The life cycle of a mosquito begins with an egg. Once the egg hatches, the larva emerges and grows through four stages before it becomes an adult.
Baby mosquitoes, or larvae, are small and thin. They have a hairy wormy body that is about 1/4 inch long. Their head is hard and round and they have a soft body.
These baby insects have an abdomen that has 10 segments and at the tip of its abdomen is a siphon tube.
The pupal stage begins when the larvae mature after seven to ten days. At this point, their physical attributes change.
What Do They Look Like?
The life of a mosquito has four stages. After her hunt for blood, a female mosquito would lay her eggs, which emerge as baby mosquitoes a few days later.
There are different characteristics like the body, size, and other specific features that would help us know what these baby mosquitoes look like.
These wigglers have small, hairy, and worm-like bodies. They have a soft body and a hard round head.
The abdomen has ten segments with a siphon tube at its tip. But as the larvae mature, their bodies eventually become longer and thinner.
One distinct difference between the adult mosquito and the larva is that the latter has no wings.
The larvae are known to be small and thin. They are approximately 1/4 of an inch or about 5 mm in length. This is similar to the size of a grain of rice.
Abdomen and Siphon Tube
The abdomen of a baby mosquito has surprisingly 10 segments with a siphon tube at the tip of its abdomen.
The siphon tube pokes through the water and works like a snorkel to help these babies breathe. Moreover, the siphon tube is also used to collect food for the mosquito.
The color of a larva can depend on the species. However, most of them are usually dark in color with a light-colored head. There are also some that have stripes running along their body.
The Difference between a Mosquito Egg and a Baby Mosquito
The eggs are about 1 mm or the size of a grain of salt while a baby mosquito measures about 5 mm in length or more or less 1/4 of an inch.
Eggs are deposited on the surface of stagnant water doing nothing while baby mosquitoes or larvae live and feed on that water until they mature. Eggs are steady and stagnant while baby mosquitoes wriggle happily in the water.
The Difference between a Baby Mosquito and a Pupa
A baby mosquito looks like a long worm while a pupa is shaped like a comma. The siphon tube in a baby mosquito is in its abdomen while it is in the head of a pupa.
Lastly, a baby mosquito is a wriggler that shows active movements while a pupa is inactive but would sink down at any disturbance. This is because a pupa is preparing to become an adult mosquito.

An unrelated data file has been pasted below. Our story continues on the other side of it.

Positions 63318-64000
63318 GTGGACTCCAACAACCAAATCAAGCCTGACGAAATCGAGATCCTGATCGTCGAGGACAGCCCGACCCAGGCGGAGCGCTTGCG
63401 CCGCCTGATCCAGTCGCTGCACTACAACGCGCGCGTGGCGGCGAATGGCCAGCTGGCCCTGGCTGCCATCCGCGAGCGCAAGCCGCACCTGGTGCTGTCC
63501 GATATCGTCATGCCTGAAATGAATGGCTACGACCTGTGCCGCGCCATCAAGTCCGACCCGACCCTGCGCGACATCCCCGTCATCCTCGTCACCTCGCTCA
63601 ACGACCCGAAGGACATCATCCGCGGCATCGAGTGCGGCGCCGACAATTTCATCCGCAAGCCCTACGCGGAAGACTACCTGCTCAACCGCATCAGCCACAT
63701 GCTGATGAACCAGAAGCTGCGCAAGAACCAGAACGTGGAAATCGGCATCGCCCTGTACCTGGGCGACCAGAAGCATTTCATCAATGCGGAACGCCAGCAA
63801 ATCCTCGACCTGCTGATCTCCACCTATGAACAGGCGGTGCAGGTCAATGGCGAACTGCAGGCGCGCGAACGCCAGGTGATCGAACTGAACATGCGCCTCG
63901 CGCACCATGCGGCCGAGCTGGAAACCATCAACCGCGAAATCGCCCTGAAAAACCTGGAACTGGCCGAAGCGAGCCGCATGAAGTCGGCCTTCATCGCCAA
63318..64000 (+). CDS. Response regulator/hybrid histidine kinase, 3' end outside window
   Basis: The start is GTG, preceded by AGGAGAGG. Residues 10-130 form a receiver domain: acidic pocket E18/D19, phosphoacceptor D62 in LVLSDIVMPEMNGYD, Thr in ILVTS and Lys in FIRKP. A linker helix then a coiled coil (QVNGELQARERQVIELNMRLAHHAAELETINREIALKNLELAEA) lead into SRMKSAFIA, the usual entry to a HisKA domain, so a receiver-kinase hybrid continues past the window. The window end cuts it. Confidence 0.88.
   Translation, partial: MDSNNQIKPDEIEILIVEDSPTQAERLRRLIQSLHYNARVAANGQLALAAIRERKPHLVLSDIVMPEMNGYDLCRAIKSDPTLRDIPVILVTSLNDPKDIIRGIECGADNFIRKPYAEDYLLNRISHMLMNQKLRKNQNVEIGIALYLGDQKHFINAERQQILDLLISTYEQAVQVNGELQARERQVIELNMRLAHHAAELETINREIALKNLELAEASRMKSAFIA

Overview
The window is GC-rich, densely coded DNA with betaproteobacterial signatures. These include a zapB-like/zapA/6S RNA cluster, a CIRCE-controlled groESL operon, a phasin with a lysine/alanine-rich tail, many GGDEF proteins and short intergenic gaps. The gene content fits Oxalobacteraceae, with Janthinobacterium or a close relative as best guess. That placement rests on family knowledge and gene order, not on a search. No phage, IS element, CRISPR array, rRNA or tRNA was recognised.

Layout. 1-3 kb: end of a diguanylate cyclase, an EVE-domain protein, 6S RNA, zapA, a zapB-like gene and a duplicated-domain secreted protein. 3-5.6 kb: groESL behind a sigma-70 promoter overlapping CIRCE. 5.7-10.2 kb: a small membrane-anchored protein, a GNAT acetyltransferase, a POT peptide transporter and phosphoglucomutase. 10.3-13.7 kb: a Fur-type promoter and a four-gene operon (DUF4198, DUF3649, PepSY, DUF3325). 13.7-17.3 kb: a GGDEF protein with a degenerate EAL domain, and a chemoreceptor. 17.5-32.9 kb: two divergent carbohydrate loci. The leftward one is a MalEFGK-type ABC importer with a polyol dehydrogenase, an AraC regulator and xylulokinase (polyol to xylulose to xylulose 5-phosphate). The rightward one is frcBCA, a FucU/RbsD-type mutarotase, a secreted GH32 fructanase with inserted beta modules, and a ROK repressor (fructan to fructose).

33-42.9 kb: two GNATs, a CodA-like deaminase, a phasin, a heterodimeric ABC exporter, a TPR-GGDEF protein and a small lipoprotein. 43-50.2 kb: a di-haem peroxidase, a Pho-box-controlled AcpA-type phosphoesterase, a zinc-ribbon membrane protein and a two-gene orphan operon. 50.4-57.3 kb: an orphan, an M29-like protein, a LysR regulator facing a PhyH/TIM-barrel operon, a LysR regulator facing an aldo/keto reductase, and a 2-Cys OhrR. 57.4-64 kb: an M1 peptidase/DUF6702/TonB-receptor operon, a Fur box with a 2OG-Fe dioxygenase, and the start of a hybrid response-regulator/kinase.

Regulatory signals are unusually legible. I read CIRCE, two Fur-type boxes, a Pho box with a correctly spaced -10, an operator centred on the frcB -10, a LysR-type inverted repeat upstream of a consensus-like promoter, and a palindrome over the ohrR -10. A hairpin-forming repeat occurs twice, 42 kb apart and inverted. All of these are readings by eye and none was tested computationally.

Read More: What Do Mosquito Nests Look Like?
The Difference between a Baby Mosquito and an Adult Mosquito
Baby mosquitoes lack the legs and wings that adult mosquitoes have. Adult mosquitoes also have more hardened bodies compared to the soft, worm-like bodies of baby mosquitoes.
The biggest difference is that adult mosquitoes can fly, while babies cannot. Adults also have a proboscis, or mouthpiece, that they use to pierce the skin and suck blood.
As you can see, there are drastic changes in the appearance of a mosquito from its egg stage to a baby mosquito until it becomes an adult.
How Long Do They Remain as Babies?
Mosquitoes go through four stages during their lives: egg, larva, pupa, and adult. A female mosquito will lay its eggs on the surface of stagnant water.
They hatch within 24 to 48 hours and the larvae emerge. A larva stays a baby only for about a good 7 to 10 days only before it enters the pupal stage and begins to mature.
Baby mosquito larvae look a bit like tiny worms and they’re actually pretty cute, in a deadly sort of way. While most mosquito species only live for a few weeks, some can survive for months, or even years.
This is because mosquito larvae are equipped with everything they need to withstand harsh conditions.
Baby mosquitoes, or larvae, are small and tubular, with a single tail that helps them to swim.
They breathe through siphons, which are located on their abdomen. To feed, they scoop up algae and other tiny organisms with their mouthparts.
In addition, their long, slender bodies make it easy for them to slip through cracks and crevices in search of food and shelter.
As mosquito larvae grow, they undergo a series of molts, shedding their exoskeletons and growing larger each time.
Once they reach adulthood, they shed their final exoskeleton and emerge as fully-grown mosquitoes with wings, ready to mate and start the cycle anew.
To sum it up, a mosquito’s form drastically changes during development from an egg to a baby mosquito to a full-grown adult blood-sucking insect.